Evidence has shown us time and again that the best and most sustainable way out of poverty is through trade, and so by working with African Governments to grow sectors where the UK has a competitive trade advantage, by removing trade barriers, standardising regulations and improving legal and business environments, we can increase prosperity across the board, create jobs and support the transformation of Africa’s rapidly growing urban centres.

Indeed, some of this work is already underway. As a result of the UK’s 0.7 per cent aid spending commitment, organisations such as TradeMark East Africa (TMEA) have been able to clearly demonstrate the effectiveness of private-public sector partnerships in facilitating trade through their work in Eastern Africa.

For example, working alongside DfID and the Kenya Ports Authority at Mombasa Port, TMEA were able to reduce port throughput time for imports by 30 per cent over the same period. Similarly, there has been a 16.5 per cent reduction in average time to transport a container from Mombasa or Dar es Salaam to Bujumbura or Kigali arising from TMEA’s interventions, contributing to reduced time and monetary costs for African and UK businesses alike.

More recently, we saw Secretary of State for International Development Alok Sharma launch Kenya’s first Green Bond on the Nairobi Stock Exchange. Developed with support from both DfID and the City, this bond will help Acorn Housing raise local currency to build environmentally friendly houses for students. It is initiatives like these that have ensured the returns on UK FDI in Africa are double that of anywhere else in the world.

The drive to establish new and exciting trade partnerships is not solely a British one. The African Union’s AU2063 agenda outlines ambitious plans to open up Africa to business and has overseen the creation of a single market for goods and services – the Africa Continental Free Trade Area. This endeavour will boost intra-African trade through better harmonisation and coordination, and vastly enhance competitiveness at the industry and enterprise level.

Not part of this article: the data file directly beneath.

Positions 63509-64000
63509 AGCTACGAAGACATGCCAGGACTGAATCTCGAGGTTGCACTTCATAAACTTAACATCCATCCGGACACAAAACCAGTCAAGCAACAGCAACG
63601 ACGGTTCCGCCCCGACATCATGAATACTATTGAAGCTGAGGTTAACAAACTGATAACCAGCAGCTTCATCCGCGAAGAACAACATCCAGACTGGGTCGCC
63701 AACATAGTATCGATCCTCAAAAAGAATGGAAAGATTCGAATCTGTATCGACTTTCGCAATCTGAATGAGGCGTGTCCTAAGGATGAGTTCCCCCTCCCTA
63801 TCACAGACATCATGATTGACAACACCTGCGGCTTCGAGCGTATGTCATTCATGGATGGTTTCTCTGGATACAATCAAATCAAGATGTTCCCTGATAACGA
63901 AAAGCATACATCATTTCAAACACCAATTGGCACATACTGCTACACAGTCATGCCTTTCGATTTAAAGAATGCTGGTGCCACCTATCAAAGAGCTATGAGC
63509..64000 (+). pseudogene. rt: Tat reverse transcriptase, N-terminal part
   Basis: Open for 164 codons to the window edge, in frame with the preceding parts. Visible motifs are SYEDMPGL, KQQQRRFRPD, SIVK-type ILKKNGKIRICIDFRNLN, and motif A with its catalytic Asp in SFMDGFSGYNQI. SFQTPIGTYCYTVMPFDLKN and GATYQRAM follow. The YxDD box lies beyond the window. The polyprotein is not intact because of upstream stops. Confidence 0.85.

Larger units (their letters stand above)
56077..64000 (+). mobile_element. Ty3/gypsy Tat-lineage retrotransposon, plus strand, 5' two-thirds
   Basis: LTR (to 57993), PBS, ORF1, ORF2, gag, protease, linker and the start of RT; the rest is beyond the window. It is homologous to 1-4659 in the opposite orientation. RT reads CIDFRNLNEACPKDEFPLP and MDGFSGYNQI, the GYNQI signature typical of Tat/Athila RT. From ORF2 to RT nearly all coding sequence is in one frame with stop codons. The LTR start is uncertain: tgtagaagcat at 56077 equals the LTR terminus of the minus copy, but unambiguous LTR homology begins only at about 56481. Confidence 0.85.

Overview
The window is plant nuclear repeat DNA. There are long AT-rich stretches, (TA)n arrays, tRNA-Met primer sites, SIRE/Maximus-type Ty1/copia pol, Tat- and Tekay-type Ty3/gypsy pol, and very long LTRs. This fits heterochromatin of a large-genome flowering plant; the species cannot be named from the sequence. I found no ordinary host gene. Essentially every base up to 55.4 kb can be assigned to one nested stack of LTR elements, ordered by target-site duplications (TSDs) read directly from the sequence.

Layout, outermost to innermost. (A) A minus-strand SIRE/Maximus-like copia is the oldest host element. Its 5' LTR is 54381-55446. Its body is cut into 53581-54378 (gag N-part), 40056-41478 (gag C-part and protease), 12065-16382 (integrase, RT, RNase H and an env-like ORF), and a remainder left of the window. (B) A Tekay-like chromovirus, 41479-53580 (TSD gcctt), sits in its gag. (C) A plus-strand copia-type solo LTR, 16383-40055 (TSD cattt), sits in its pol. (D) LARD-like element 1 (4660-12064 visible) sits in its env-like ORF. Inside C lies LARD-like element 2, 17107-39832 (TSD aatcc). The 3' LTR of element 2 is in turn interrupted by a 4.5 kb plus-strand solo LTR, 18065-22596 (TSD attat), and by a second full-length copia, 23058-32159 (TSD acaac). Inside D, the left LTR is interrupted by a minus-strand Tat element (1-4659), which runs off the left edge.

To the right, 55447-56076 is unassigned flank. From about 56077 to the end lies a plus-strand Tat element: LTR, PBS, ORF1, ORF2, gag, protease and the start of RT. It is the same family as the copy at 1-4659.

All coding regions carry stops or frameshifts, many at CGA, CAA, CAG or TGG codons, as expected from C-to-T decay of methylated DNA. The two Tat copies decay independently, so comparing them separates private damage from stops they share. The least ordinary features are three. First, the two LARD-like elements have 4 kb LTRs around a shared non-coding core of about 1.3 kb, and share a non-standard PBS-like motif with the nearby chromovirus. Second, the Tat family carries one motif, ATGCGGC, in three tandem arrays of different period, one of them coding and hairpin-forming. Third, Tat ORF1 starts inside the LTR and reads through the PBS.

With massive natural and human resource endowments, Africa’s voice needs to be heard. More dialogue is required with African Governments to understand engage with Africa’s priorities. In order to fully capitalise on the abundance of good work ongoing in both the UK and Africa and rise to the occasion, we must establish a specific platform that can bring together the various moving parts, streamlines the UK’s aid, trade and investment ambitions that matches Africa’s priorities and facilitates genuine partnership between the UK and Africa. A UK-Africa Prosperity Commission will fulfil this role by convening ministers and Government officials from the UK and Africa, regional institutions such as the AU, TMEA and CDC Group, and not least private business representatives, along with trade and investment experts from the City.

Through collaboration, innovation and endeavour, we can not only cement our place in the global market, but also support Africa’s continued growth and bring prosperity to both partners.

Greg Hands is co-chair of the All Party Parliamentary Group for Trade Out of Poverty and former Minister of State for Trade and Investment. Erastus Mwencha is former Secretary-General of the Common Market for Eastern and Southern Africa and former Deputy Chairperson of the African Union Commission